Say howdy to my cider, festering away in the laundry room. The laundry room is very cool, temperature-wise, thus it is located there. About 65 degrees American during the day and down to 60 degrees at night.Cider should be fermented at cooler temps, so I have read.This is my first cider. There’s nothing in it but apples: A half a gallon organic apple juice. One entire 12 ounce can of organic apple juice concentrate, the juice of four organic Granny Smith apples which I mashed myself, crying “THIS.IS.SPARTA!”I’ve made cyser before (apples and honey), but this is all apples all the time.It’s two days old now.I’m following a modified Green Deane procedure. Green Deane is a foodie/environmentalist type blogger easily located by searching. His method produces a slightly sweet, effervescent, mildly alcoholic drink.On the 28th, 1st, or 2nd (depending fermentation activity), I will siphon it into two half-gallon BPA-free plastic jugs, leaving behind the yeast sediment and about a cup of liquid. I will top off the jugs with about a half a cup each of more Granny Smith mashings. Then seal and wait for the bottles to become very hard (carbonated). Then I will stick in the fridge to chill and halt fermentation. Hoped-for and likely alcohol content will be around 5%, about beer strength.A few days after sitting in the fridge, marrying and mellowing, I will get drunk off organic, nutritious, homemade cider that cost, all together, about ten bucks. I will probably listen to music while doing this. Loudly.In French, Cider is Cidre. In Spanish, Sidra. Years ago, I knew a girl named Sidra. Now I know what she meant."Cheers!" where ever you roam now…

Say howdy to my cider, festering away in the laundry room. The laundry room is very cool, temperature-wise, thus it is located there. About 65 degrees American during the day and down to 60 degrees at night.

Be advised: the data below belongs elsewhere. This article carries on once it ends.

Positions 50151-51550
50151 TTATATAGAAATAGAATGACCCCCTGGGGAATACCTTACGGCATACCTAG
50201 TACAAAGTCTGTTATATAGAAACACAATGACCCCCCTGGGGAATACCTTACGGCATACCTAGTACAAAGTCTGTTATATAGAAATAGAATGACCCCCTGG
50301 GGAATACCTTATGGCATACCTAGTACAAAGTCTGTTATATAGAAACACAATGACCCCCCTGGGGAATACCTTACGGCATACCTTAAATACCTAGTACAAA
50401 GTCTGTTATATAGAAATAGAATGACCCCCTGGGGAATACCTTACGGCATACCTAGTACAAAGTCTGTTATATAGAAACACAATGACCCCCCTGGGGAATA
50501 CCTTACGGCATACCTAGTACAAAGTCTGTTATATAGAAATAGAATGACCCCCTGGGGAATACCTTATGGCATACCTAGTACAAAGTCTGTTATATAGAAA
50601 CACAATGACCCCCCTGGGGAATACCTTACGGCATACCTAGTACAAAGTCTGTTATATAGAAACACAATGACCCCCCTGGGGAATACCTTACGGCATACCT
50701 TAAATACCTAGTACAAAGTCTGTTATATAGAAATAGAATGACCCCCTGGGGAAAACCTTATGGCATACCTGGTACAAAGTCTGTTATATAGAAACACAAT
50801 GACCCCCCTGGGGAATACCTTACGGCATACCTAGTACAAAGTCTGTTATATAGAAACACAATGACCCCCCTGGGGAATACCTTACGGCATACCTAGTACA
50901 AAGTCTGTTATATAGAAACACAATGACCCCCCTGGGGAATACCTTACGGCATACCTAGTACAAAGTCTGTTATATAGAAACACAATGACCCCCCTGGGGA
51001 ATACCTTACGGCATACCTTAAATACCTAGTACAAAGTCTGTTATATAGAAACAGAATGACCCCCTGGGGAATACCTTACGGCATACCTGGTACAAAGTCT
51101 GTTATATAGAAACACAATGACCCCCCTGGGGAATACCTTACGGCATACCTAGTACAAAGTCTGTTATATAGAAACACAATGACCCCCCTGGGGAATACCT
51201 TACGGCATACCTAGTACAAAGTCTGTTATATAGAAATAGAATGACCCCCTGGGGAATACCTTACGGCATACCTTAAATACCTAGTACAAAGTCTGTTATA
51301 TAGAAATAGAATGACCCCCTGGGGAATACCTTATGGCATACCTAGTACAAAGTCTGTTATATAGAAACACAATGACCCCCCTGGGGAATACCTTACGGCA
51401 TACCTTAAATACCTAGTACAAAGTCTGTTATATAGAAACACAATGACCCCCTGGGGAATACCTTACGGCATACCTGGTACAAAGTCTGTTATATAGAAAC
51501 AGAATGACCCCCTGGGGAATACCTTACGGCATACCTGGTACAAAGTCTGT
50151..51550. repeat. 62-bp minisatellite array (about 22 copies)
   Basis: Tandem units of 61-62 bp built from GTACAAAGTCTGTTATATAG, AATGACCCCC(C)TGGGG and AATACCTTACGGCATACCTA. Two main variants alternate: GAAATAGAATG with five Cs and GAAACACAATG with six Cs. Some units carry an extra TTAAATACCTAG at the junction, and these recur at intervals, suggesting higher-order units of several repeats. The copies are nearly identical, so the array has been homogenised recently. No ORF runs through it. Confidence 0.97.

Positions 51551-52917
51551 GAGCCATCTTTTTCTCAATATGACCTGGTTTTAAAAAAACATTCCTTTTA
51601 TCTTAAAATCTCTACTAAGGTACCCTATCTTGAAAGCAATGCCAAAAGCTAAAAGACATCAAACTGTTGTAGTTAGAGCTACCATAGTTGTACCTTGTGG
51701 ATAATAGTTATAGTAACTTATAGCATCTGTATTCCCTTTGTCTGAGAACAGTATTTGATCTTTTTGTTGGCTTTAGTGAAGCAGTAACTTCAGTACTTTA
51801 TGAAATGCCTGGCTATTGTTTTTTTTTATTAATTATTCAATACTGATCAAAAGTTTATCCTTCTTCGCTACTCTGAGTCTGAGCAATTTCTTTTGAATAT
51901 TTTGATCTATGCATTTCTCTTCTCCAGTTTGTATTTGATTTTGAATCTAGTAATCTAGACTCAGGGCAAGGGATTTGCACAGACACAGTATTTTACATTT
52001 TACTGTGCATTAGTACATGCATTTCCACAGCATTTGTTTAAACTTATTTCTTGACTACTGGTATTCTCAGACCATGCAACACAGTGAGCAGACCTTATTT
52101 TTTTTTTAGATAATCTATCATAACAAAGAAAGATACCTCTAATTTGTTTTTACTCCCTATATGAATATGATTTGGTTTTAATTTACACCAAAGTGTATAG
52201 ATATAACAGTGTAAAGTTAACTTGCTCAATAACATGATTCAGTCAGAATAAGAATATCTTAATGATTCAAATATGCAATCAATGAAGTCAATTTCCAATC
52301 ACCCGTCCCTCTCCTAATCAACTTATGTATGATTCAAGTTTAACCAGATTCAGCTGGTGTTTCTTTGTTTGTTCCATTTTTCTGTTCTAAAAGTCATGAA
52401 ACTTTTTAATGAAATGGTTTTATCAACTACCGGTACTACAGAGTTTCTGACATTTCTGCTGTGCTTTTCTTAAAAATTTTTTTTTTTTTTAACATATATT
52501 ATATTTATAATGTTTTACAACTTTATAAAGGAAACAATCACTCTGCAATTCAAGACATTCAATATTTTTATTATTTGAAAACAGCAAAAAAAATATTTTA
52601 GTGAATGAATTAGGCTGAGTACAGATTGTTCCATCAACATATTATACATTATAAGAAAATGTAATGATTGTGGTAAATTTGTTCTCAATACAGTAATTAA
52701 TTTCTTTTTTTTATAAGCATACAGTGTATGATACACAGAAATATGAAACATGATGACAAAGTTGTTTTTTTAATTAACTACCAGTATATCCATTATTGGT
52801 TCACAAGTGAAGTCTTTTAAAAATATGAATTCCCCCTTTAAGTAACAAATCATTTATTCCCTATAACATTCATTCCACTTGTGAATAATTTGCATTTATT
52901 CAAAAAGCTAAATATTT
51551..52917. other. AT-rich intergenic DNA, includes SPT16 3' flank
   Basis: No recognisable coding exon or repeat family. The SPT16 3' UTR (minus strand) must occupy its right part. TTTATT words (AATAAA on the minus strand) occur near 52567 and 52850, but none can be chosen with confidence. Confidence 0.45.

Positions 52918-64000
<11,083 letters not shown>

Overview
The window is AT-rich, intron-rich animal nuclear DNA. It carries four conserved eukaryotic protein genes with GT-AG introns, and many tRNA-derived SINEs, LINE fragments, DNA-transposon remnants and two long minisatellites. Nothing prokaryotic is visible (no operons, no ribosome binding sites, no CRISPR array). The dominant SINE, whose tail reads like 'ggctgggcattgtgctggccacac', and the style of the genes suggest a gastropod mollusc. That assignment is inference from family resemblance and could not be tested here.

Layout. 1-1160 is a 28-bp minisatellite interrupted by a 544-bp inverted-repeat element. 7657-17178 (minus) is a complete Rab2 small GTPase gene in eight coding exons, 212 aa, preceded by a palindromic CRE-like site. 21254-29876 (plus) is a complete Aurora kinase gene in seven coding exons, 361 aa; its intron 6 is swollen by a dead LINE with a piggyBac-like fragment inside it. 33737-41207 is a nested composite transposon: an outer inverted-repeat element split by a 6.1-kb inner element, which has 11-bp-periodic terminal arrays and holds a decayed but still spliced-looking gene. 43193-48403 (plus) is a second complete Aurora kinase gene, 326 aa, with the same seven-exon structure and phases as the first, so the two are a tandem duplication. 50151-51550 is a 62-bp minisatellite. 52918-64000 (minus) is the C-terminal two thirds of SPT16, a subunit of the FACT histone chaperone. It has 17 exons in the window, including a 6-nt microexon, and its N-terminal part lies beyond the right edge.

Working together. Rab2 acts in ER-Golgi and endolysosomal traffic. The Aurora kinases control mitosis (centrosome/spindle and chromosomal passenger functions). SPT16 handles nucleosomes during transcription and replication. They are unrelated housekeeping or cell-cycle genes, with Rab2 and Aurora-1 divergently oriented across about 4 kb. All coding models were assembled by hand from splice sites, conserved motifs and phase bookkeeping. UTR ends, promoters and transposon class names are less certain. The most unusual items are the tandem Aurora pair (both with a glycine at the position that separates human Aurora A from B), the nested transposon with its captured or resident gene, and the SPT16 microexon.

Cider should be fermented at cooler temps, so I have read.

This is my first cider. There’s nothing in it but apples: A half a gallon organic apple juice. One entire 12 ounce can of organic apple juice concentrate, the juice of four organic Granny Smith apples which I mashed myself, crying “THIS.IS.SPARTA!”

I’ve made cyser before (apples and honey), but this is all apples all the time.

It’s two days old now.

I’m following a modified Green Deane procedure. Green Deane is a foodie/environmentalist type blogger easily located by searching. His method produces a slightly sweet, effervescent, mildly alcoholic drink.

On the 28th, 1st, or 2nd (depending fermentation activity), I will siphon it into two half-gallon BPA-free plastic jugs, leaving behind the yeast sediment and about a cup of liquid. I will top off the jugs with about a half a cup each of more Granny Smith mashings. Then seal and wait for the bottles to become very hard (carbonated). Then I will stick in the fridge to chill and halt fermentation. Hoped-for and likely alcohol content will be around 5%, about beer strength.

A few days after sitting in the fridge, marrying and mellowing, I will get drunk off organic, nutritious, homemade cider that cost, all together, about ten bucks. I will probably listen to music while doing this. Loudly.

In French, Cider is Cidre. In Spanish, Sidra. Years ago, I knew a girl named Sidra. Now I know what she meant.

"Cheers!" where ever you roam now…